The parties addressed further that the matter is resijudicata since this court disposed of the same matter based on the same facts on HC4755/12. The second applicant was ruled to have no legal basis to claim 525 Mabelreign and that he had no right to Plot 5 Subdivision of Hippo Valley Estates Chiredzi which was allocated to the deceased in his personal capacity under the land resettlement programme. The late Godfery Zakeo Mahenga had no real rights to the property in question and as such it could not accrue to the deceased estate. See Matsinde v Nyamuku 2006 (2) ZLR 2000.  It was spelt out that the transmissibility of rights or action depends on whether they are rights or action in rem or personna. The late Manhenga acquire land through government resettled program and thus had personal rights. The matter brought in by the second applicant apart from being rendered fatal by prescription is also resjudicata. Further it is apparent as conceded by Mr Masendeke for applicant the relief sought calling upon the Ministry of Lands to cancel the offer letter and re allocate Plot 5 of Hippo Valley Chiredzi is not tenable.  Obviously the relevant Ministry has a direct and substantial interest in matter.  It would be incompetent for the court to allow the matter to proceed without the joinder or judicial notice of proceedings to that party.  The case of Anabas Services (Pvt) Ltd v Ministry of Health and Ors 2003(1) ZLR247 is quite instructive.

It is also important to mention in passing that it emerged in submissions that the applicant was seeking to have the marriage of the first respondent to the late Godfrey Zakeo Mahenga nullified. Our law is very clear that the existence of a customary law marriage cannot nullify a civil marriage or existence of any other marriage. The order sought is therefore not competent given the legal position. The position remains an unregistered customary law union cannot cause annulment a civil marriage. If anything the marriages can co exist. Without necessarily delving in detail into merits of this case for the obvious reason that the matter has been disposed of by points in limine, it is worth noting that if the first applicant was in a relationship to Dzikamai Katsidzira and bore a child Tafadzwa Chelsea Katsidzira. There is no issue of marriage to the late Godfery Zakeo Mahenga, and there is no debate about pinning a claim on respondents or even the estate of the late Godfrey Zakeo Mahenga. It is apparent that about 9 years after the winding up of an estate the applicants sought to approach the court for reopening of the “Estate of Late Godfrey Zakeo Mahenga” which part is not cited in the proceedings. The squabble is centred on property which applicants feel has to be redistributed.  From both written and oral submission it became apparent that the first applicant’s matter could not be entertained beyond the raised points in limine. The respondents clearly and conclusively showed the matter had not only prescribed but that there was a snag of non joinder of the relevant parties.  Further in respect of the second applicant the application has not only been rendered fatal by prescription but also non joinder and the fact that the matter is res judicata.  The same question was decided on and the matter involved the same parties.  It is clear from the foregoing there is no need to go beyond the points in limine as they have conclusively disposed of the matter.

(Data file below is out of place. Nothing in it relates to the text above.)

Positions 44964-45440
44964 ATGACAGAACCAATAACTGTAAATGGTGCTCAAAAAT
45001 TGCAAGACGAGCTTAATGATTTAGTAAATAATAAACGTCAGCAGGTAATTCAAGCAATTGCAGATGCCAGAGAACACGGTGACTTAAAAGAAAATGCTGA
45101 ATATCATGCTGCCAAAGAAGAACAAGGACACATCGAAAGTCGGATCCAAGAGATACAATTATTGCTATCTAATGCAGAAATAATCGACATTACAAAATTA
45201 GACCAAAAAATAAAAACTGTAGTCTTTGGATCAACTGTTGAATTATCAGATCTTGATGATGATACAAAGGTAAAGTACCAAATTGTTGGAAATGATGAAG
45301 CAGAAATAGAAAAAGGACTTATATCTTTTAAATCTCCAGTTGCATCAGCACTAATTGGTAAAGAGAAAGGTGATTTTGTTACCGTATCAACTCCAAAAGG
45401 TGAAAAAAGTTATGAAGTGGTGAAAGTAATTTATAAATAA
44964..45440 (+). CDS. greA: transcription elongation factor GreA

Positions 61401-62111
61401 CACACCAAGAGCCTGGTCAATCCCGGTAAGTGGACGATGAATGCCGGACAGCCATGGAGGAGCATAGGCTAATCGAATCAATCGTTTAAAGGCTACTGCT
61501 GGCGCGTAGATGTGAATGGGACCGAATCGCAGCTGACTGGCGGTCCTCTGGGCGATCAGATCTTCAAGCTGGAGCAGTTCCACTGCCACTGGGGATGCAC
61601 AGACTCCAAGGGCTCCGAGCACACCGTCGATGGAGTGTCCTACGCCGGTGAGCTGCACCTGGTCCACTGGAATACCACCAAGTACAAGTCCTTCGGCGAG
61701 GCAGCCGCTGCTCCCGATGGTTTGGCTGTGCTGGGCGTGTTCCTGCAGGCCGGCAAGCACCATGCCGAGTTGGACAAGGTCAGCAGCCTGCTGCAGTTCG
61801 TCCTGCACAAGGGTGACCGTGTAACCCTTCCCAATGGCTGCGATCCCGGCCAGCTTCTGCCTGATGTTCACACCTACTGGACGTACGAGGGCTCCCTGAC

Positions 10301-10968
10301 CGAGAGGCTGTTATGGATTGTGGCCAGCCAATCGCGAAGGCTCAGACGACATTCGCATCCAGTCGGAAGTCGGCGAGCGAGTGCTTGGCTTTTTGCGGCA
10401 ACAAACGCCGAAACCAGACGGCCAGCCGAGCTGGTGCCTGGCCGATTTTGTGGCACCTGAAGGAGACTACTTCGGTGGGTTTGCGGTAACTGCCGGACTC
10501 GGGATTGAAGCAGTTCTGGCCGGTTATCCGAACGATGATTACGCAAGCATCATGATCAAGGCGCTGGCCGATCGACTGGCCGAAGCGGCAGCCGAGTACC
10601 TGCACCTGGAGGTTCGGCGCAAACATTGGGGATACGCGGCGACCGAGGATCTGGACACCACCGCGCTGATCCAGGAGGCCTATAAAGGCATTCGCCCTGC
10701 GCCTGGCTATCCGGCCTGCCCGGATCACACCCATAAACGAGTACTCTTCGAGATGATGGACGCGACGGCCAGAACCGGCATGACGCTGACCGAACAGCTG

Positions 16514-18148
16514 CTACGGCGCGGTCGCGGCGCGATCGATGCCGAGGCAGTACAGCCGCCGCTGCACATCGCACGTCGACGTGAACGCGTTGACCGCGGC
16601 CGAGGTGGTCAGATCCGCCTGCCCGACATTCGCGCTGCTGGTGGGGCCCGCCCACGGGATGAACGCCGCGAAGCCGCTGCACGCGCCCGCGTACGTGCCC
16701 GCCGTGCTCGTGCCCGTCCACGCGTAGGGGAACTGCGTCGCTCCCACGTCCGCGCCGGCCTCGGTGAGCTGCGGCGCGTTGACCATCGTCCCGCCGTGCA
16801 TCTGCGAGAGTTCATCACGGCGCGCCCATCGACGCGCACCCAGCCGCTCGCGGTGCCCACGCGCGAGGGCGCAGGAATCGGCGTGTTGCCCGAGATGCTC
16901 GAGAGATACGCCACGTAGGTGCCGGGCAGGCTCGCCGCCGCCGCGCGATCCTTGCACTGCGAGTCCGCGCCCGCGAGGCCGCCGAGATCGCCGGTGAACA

Accordingly it is ordered that the applicant’s claim

(1)     Be and is hereby dismissed.

(2)     The applicants are to pay the costs of this suit jointly and severally the one paying the other being absolved.

 

 

 

Muzenda & Partners, applicants’ legal practitioners

Thlodhana & Associates, 1st respondent’s legal practitioners